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An excerpt from www.HouseOfNames.com archives copyright 2000 - 2016


Cornwall, one of the original six "Celtic nations" is the homeland to the surname Stantbirk. A revival of the Cornish language which began in the 9th century AD has begun. No doubt this was the language spoken by distant forebears of the Stantbirk family. Though surnames became common during medieval times, English people were formerly known only by a single name. The way in which hereditary surnames were adopted in medieval England is fascinating. Many Cornish surnames appear to be topographic surnames, which were given to people who resided near physical features such as hills, streams, churches, or types of trees, many are actually habitation surnames. The name Stantbirk is a local type of surname and the Stantbirk family lived at the manor of Stanbury in Morwinstowe, Cornwall.

Stantbirk Early Origins



The surname Stantbirk was first found in Cornwall where they held a family seat from very ancient times, as Lords of the manor of Stanbury in Morwinstowe, some say well before the Norman Conquest and the arrival of Duke William at Hastings in 1066 A.D.

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Stantbirk Spelling Variations


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Stantbirk Spelling Variations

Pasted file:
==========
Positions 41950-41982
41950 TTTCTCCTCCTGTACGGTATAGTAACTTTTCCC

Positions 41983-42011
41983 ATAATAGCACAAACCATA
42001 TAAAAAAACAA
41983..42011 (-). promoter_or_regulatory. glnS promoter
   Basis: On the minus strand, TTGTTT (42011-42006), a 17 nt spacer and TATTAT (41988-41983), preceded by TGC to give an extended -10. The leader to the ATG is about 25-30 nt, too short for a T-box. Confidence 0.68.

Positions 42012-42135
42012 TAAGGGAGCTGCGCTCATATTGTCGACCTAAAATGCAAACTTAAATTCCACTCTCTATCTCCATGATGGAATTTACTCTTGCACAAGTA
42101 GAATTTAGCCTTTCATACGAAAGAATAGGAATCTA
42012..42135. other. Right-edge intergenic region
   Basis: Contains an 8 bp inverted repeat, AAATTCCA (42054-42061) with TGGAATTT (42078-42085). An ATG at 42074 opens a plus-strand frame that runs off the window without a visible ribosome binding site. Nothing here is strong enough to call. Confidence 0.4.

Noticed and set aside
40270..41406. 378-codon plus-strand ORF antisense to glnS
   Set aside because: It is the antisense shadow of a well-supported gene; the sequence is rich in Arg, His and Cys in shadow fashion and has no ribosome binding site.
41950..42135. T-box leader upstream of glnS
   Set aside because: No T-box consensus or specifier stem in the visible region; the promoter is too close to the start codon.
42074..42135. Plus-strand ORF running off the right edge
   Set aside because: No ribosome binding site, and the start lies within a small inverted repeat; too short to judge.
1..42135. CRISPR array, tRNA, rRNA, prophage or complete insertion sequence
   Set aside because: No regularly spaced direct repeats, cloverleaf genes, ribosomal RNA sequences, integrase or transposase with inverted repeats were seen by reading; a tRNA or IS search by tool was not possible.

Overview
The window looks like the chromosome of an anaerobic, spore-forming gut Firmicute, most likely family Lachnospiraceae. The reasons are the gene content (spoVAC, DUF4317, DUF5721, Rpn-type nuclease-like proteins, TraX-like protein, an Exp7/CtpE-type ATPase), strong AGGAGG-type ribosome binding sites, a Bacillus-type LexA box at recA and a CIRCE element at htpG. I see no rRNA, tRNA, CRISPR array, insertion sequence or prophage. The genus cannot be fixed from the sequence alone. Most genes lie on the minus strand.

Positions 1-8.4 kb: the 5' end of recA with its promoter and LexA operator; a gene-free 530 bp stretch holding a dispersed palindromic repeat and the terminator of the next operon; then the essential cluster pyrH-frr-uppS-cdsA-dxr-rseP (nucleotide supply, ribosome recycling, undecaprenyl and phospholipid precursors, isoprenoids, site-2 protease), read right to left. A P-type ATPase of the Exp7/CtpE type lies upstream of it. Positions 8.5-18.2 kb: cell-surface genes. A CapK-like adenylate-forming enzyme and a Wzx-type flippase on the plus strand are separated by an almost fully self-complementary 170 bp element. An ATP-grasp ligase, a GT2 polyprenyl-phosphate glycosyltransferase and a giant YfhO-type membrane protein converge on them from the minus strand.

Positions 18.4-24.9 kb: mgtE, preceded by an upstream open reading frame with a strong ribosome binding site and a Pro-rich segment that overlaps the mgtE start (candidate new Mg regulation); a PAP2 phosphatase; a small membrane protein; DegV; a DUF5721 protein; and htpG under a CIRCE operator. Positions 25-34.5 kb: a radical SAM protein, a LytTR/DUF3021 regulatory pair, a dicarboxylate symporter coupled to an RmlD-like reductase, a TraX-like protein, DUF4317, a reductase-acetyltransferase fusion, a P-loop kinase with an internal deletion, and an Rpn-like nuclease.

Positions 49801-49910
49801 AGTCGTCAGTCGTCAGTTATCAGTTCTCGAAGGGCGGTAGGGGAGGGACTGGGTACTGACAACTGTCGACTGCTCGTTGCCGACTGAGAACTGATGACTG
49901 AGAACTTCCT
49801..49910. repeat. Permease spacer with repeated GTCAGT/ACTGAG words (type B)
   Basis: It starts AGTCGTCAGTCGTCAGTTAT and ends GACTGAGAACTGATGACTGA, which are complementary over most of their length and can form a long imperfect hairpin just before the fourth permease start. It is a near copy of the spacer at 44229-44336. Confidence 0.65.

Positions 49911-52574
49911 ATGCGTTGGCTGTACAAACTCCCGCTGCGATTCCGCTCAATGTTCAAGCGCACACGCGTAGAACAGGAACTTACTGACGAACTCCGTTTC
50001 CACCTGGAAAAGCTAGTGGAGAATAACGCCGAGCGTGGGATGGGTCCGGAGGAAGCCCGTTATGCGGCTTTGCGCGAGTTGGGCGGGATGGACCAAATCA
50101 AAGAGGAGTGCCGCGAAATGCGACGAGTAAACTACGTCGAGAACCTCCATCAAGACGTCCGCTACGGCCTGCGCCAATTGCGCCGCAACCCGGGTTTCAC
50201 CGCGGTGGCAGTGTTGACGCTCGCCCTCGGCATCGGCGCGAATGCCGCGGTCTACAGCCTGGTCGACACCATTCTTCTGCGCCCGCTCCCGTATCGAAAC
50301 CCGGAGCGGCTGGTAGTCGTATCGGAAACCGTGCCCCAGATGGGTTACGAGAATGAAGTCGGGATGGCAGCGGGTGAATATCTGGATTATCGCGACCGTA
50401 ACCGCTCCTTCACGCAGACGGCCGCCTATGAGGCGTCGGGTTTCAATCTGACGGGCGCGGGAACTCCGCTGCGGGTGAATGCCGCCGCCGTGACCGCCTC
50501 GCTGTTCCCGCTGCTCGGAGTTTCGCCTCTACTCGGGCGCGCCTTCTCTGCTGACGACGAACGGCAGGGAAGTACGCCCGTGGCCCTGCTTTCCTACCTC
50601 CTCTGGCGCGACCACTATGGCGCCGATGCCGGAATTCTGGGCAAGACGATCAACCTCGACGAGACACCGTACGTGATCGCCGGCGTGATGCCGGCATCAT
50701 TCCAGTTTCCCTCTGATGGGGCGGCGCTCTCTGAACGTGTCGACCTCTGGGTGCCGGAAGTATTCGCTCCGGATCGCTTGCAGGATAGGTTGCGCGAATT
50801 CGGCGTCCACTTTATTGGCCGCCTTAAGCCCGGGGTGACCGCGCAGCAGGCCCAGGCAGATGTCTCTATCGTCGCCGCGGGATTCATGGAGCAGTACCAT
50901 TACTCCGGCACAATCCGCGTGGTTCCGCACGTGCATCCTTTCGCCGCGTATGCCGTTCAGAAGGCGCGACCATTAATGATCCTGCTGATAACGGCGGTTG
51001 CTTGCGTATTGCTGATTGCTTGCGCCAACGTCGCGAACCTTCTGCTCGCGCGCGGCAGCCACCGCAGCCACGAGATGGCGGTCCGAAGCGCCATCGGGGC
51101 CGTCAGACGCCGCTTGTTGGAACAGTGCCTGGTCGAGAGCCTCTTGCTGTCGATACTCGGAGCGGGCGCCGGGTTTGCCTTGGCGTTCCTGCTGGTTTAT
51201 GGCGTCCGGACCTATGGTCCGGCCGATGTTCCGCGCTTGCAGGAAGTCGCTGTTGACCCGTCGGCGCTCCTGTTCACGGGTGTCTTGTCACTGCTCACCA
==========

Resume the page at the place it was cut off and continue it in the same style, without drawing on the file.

Cornish surnames are characterized by a multitude of spelling variations. The frequent changes in surnames are due to the fact that the Old and Middle English languages lacked definite spelling rules. The official court languages, which were Latin and French, were also influential on the spelling of a surname. Since the spelling of surnames was rarely consistent in medieval times, and scribes and church officials recorded names as they sounded rather than adhering to any specific spelling rules, it was common to find the same individual referred to with different spellings of their surname in the ancient chronicles. Moreover, a large number of foreign names were brought into England, which accelerated and accentuated the alterations to the spelling of various surnames. Lastly, spelling variations often resulted from the linguistic differences between the people of Cornwall and the rest of England. The Cornish spoke a unique Brythonic Celtic language which was first recorded in written documents during the 10th century. However, they became increasingly Anglicized, and Cornish became extinct as a spoken language in 1777, although it has been revived by Cornish patriots in the modern era. The name has been spelled Stanbury, Stanberie, Standborough, Stanborough, Stanbrough, Stanberry, Stanburry, Stansbury, Stainsbury and many more.

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Stantbirk Early History


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Stantbirk Early History



This web page shows only a small excerpt of our Stantbirk research. Another 89 words (6 lines of text) covering the years 1474, 1448, 1453, 1453, 1474, 1670, 1720, 1706 and 1707 are included under the topic Early Stantbirk History in all our PDF Extended History products and printed products wherever possible.